An Interview with Jennifer Serravallo
Conducted by Sam Bommarito and Glenda Nugent, Co-Editors of the Missouri Reader
Tell us about your new book, Understanding Texts and Readers: Responsive Comprehension Instruction with Leveled Texts.
I really am exploring comprehension. Different threads go throughout the book, but goal is to explain and help teachers make sense out of comprehension. I also try to help teachers understand how to determine what skill to focus instruction on.
As part of her response to this question, Jennifer made several points about where she got the ideas for this book:
- Independent Reading Assessments help teachers understand children’s comprehension. Some ideas explored in the book came from those assessments.
- My Reading Strategies book was the source for ideas of different categories for comprehension strategies. Non-Fiction, main idea, key details, vocabulary and the 7 Comprehension strategies.
- My thinking around comprehension is rooted in Rosenblatt’s work.
Tell us about the different parts of the book.
Part 1 talks about comprehension and is designed to help teachers wrap their minds around the whole concept of comprehension.
Parts 2-3 take a practical look at how texts get more complex. These parts are is meant to be resources to return to again and again.
The ending part of the book discusses different ways to focus comprehension. It includes assessments. These assessments are meant for chapter books.
As you stated in the FB webinar, levels are being used and misused. What is your advice for using levels appropriately and avoiding the misuse of them?
Use of levels as reading identity is not a good idea.
The 2-page spread on pages 22 to 23 shows a timeline from 40’s through today to show how levels have been used. Teachers are asked to report benchmark levels throughout the year. Remember, kids don’t have one level! The book explores variables on what impacts levels. A child’s level might be different on different days. Level as recording tool has gotten out of hand and misused. Do not limit child to reading only books at their level. The reasons for saying this are explored in book starting on page 15.
Once a book at the appropriate level is chosen for instruction, how do you know what strategies can best be taught?
Text level range is one aspect of that choice. Text features, complexity, challenge are additional things to consider. Pinpoint skills/goals children need to work on. Ask yourself, within books, where does the student need support? Character, vocabulary, theme – narrow down possibilities by determining categories of skill/strategy need.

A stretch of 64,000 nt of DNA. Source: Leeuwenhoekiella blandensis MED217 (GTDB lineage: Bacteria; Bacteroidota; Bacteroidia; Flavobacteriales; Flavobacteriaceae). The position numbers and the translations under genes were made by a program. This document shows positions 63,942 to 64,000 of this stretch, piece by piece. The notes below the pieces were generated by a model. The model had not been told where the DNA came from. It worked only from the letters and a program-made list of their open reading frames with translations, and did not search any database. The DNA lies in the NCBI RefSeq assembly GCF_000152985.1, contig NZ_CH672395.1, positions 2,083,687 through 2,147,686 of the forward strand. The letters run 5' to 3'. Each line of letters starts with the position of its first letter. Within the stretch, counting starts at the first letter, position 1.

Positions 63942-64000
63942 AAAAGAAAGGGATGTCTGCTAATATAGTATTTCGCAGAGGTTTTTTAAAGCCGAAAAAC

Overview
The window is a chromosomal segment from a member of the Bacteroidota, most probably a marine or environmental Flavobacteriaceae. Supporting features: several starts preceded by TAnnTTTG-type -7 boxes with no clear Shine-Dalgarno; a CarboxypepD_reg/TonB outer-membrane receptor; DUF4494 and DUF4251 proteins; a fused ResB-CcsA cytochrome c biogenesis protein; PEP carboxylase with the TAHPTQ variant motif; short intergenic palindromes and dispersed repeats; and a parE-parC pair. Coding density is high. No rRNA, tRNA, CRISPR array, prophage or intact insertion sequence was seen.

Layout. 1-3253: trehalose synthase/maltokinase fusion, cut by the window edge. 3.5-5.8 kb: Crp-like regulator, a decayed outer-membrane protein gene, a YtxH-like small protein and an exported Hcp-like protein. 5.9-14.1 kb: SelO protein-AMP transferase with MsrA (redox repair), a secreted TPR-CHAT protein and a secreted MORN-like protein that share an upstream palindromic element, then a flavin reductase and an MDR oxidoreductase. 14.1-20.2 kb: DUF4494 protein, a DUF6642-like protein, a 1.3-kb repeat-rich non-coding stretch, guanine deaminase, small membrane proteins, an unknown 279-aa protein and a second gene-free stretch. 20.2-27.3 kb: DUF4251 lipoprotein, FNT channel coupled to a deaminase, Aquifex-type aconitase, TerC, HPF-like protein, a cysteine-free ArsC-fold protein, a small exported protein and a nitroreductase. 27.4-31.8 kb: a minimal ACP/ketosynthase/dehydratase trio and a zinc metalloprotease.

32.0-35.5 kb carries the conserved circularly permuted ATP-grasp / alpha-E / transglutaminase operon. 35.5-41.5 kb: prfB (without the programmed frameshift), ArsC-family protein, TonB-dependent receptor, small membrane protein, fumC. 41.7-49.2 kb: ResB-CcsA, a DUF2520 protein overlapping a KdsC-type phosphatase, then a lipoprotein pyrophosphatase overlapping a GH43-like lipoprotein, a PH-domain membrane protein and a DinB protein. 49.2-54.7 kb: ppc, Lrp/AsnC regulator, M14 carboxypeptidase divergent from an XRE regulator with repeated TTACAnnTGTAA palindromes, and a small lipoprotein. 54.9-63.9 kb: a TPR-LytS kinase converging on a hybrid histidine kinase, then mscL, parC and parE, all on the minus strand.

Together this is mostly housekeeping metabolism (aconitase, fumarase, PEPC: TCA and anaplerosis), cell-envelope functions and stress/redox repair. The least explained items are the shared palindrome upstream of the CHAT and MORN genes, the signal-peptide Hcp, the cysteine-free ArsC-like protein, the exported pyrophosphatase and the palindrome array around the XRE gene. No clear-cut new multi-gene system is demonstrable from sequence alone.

One way to organize groups is to organize them around texts: similar instructional level; Determine what they have in common.
Another way to organize groups is to organize them by goals group by goals. For instance, if you want to emphasize character development – bring together a group around that topic, even if its members are on different levels.
Can you explain how teachers can use the two-page spreads in your book Understanding Text and Readers?
Parts 2 and 3 are designed so the information about a level or skill. The fiction section is organized by 4 categories Plot, Character, Vocab, Theme. Look for the spreads starting on page 54 that show progression of skills. There is a separate spread for each level J through W. Included are page spreads that show student work to see how the skill changes in response to the text. Text level helps teachers understand books in their library – They can compare their student responses to those in spread. This can give teachers a sense of what questions to ask about a book during conferencing, even if the teacher has not read that particular book. The non-fiction section begins on page 116 and gives a similar analysis based on the categories Main Ideas, Key Details, Vocabularies and Text Features.
Tell us about the resources you are providing with this book. There are a number of resources, over 150 pages are online. There are Text Complexity Charts that look at a book in depth. There are record keeping forms for conferring. Every goal has a progression. Also included are note taking forms and questions you can ask children. Here is the link: